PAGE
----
Experts Issue Warning Over New Covid Variant

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Experts are warning that the covid pandemic is “not over” after an increase in cases among the older population has been recorded.

They say they are worried following the detection of a subvariant, BA.2 dubbed ‘Stealth Covid’ and recommend vaccination as the best source of protection

According to reports, the new Stealth Omicron variant is more transmissible and proving difficult when trying to differentiate with standard covid tests.

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MSN reorts: The latest data shows that overall cases have decreased significantly since the peak of the Omicron wave in January, however, cases among those aged 55 and over have started to creep up.

The reason for this could be down to an increase in socialising between age groups ever since restrictions were lifted or booster jabs starting to wear off.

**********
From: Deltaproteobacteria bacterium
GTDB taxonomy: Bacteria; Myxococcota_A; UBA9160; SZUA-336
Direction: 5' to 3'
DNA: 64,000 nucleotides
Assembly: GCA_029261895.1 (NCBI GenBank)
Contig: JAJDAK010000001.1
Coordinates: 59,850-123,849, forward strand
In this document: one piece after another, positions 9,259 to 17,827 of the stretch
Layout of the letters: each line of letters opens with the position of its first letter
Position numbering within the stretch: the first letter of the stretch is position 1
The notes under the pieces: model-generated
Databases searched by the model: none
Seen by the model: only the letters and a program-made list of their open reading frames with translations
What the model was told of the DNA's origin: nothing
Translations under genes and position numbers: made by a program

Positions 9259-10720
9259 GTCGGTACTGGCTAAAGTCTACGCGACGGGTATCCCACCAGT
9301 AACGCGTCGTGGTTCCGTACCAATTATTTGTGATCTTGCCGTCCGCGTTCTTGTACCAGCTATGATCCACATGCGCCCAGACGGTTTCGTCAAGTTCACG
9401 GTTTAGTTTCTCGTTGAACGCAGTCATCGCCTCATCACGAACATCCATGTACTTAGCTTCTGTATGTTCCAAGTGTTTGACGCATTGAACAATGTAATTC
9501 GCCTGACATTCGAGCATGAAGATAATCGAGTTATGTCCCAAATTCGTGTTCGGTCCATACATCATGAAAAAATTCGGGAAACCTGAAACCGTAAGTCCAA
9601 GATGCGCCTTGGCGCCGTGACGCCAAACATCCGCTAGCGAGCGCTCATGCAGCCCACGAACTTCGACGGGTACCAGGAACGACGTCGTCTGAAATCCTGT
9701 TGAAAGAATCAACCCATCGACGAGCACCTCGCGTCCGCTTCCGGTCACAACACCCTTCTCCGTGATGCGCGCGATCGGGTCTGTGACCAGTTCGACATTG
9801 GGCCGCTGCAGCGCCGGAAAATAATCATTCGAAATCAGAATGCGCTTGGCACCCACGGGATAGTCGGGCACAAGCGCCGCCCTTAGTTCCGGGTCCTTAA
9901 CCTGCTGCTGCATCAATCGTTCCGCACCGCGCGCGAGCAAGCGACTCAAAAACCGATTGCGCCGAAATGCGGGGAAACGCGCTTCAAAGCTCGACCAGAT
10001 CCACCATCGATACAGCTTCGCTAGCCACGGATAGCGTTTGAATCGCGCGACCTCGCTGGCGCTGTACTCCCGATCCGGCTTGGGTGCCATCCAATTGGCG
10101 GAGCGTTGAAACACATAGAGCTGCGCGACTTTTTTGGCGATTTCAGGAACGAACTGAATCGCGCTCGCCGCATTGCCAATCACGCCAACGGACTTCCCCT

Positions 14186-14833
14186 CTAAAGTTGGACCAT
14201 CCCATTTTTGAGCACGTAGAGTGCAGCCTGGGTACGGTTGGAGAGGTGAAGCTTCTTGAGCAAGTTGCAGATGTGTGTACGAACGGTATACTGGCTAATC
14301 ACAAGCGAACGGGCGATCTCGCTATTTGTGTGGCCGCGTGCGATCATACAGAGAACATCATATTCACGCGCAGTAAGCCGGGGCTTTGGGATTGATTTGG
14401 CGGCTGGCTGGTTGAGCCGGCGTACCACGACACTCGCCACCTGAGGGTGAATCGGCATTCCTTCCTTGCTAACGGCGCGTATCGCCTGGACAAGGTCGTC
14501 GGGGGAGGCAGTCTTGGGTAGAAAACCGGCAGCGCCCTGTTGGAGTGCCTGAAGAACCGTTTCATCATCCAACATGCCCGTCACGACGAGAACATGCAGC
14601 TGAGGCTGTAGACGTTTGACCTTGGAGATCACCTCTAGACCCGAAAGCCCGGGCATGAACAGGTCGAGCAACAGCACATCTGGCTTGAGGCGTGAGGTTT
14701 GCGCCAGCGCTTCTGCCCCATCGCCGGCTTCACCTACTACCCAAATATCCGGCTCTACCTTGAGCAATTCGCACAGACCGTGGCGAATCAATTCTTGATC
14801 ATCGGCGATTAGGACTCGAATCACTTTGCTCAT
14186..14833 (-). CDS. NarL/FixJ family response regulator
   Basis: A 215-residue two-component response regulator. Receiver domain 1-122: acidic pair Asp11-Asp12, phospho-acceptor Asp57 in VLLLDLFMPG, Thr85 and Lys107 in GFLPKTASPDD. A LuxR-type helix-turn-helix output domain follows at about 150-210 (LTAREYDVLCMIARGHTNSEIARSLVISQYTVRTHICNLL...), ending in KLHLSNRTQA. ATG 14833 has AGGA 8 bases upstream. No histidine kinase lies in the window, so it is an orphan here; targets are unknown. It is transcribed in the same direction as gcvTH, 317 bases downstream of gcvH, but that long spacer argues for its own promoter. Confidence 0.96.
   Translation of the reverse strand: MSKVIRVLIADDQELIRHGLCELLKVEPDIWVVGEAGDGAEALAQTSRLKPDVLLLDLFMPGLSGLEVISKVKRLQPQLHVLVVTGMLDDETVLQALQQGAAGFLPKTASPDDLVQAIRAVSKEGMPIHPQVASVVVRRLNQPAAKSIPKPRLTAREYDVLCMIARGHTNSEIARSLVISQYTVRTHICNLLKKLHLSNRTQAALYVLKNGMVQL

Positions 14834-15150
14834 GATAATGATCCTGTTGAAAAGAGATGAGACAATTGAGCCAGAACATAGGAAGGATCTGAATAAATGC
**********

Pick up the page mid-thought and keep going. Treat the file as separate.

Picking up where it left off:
Dr Jenny Harries, chief executive of the UK Health Security Agency (UKHSA), said: “These data confirm that cases have declined substantially following the peak of the Omicron wave.

“However, the increasing presence of the BA.2 sub-lineage of Omicron and the recent slight increase in infections in those over 55 show that the pandemic is not over and that we can expect to see Covid circulating at high levels.

“Vaccination remains the best way to protect us all from severe disease and hospitalisation due to Covid-19 infection. We urge you to come forward for your primary or booster doses straight away if you have not already done so.”

The latest findings from the React-1 study, covering February 8 to March 1 – round 18 of the study, show that prevalence in England during this period was 2.88 per cent.

A decrease from the 4.41 per cent reported in round 17 covering January 5 to January 20 2022 but still the second highest recorded rate of cases since the study began in 2020.

This suggests that around the time the data was collected, one in 35 people in England had contracted coronavirus.

Professor Paul Elliott, director of Imperial College London’s React programme, said the increasing number of BA.2 cases needs to be monitored carefully.

“It is more transmissible. We are seeing an uptick in infections, particularly in the older group, and we are seeing an uptick in hospitalisations,” said Prof Elliott.